Open Access Article
This Open Access Article is licensed under a Creative Commons Attribution-Non Commercial 3.0 Unported Licence

FAD roles in glucose catalytic oxidation studied by multiphase flow of extractive electrospray ionization (MF-EESI) mass spectrometry

Yan Wang, Min Sun, Jinping Qiao, Jin Ouyang and Na Na*
Key Laboratory of Theoretical and Computational Photochemistry, College of Chemistry, Beijing Normal University, Beijing 100875, China. E-mail: nana@bnu.edu.cn

Received 29th September 2017 , Accepted 27th October 2017

First published on 27th October 2017


The role of the coenzyme flavin adenine dinucleotide (FAD) in the catalytic oxidation of glucose was elucidated by MS using a new extraction and ionization method. By a multiphase flow of liquid–gas, extractive electrospray ionization was achieved, and this technique (MF-EESI) decreased the salt-matrix interference effectively, avoided salt crystallizations at the capillary tip and increased ionization efficiency by a concentric-sprayed solvent. Notably, two intermediate complexes of FAD–glucose have been observed and differentiated for the first time using this MF-EESI technique. These intermediate complexes were demonstrated to be responsible for the hydride abstraction from glucose, as well as the cyclic coenzyme conversion of FAD during glucose oxidation. Online monitoring was also employed in MF-EESI, thereby providing a potential and informative tool to scrutinize enzymatic catalytic reactions.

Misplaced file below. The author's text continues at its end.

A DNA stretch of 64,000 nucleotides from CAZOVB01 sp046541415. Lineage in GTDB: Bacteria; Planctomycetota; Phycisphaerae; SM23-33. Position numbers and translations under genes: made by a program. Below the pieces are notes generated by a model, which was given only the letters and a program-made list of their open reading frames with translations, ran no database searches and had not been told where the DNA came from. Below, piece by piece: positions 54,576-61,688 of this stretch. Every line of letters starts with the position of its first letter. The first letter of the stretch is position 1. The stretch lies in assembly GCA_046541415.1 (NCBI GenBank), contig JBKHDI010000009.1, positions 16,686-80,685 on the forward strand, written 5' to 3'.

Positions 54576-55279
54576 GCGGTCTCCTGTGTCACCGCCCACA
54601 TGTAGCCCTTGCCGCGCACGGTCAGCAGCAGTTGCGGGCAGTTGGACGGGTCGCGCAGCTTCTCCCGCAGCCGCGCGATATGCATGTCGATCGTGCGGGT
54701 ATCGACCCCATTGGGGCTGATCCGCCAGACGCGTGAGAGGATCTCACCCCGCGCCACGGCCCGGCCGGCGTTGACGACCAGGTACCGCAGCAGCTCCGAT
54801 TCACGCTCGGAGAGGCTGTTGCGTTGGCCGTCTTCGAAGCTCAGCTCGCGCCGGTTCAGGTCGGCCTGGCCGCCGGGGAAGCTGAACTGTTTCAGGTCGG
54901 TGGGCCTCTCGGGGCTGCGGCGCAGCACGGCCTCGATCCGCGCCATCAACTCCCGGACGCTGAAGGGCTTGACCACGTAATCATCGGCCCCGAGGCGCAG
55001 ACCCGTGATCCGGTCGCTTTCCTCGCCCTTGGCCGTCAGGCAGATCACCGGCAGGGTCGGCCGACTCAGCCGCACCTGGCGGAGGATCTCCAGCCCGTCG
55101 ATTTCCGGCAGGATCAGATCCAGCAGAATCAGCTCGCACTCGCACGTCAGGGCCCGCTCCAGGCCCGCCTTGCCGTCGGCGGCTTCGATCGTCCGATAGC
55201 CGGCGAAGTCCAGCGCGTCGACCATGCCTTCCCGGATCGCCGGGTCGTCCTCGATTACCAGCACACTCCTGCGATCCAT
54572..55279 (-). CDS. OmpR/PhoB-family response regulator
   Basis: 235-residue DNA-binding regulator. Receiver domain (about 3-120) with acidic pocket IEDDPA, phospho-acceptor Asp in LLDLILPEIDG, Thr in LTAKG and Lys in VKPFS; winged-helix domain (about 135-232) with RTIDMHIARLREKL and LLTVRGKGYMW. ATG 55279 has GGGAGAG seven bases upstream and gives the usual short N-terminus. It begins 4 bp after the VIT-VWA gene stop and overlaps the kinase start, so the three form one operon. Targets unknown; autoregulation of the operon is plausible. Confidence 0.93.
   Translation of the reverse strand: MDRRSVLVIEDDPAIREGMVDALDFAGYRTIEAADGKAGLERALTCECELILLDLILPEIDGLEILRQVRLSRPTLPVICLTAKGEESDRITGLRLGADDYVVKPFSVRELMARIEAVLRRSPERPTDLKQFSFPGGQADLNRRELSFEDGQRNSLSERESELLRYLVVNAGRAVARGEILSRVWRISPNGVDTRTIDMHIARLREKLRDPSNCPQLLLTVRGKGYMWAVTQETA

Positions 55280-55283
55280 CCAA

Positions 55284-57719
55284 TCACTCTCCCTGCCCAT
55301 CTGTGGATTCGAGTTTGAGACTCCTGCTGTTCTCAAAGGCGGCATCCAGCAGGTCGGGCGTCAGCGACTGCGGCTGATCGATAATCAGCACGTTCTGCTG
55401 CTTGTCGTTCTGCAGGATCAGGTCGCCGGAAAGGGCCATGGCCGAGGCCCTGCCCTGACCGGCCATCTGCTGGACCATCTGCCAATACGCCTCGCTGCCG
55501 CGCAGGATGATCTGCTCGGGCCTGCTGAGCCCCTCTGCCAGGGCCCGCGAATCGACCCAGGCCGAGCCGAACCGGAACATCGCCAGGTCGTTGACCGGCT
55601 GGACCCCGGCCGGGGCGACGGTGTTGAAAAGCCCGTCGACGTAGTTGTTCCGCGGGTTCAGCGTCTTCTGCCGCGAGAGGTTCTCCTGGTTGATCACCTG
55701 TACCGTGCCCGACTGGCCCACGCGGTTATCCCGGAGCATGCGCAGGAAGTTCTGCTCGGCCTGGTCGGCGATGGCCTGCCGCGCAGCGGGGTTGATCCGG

Introduction

Flavin adenine dinucleotide (FAD) is a noncovalently bonded coenzyme (Scheme 1) that is present in each subunit of glucose oxidase (GOx) and acts as a redox carrier in catalysis.1 GOx is a flavoprotein derived from Aspergillus niger that catalyzes the oxidation of β-D-glucose into gluconic acid (Scheme 1).2,3 During glucose oxidation, FAD acts as an electron acceptor,4–6 in a manner similar to molecular oxygen and ferricyanides.1,2,7 This process involves the transfer of protons and electrons from the substrate to the flavin moiety.2,4 In addition, the binding of glucose to free FAD has been predicted in conjunction with hydride and proton transfer from glucose to FAD.1,8 Because of the complicated mechanism of GOx-catalyzed oxidation, directly observing the formation of FAD–glucose complex remains elusive, and the roles of FAD in GOx-catalyzed oxidation require further experimental studies.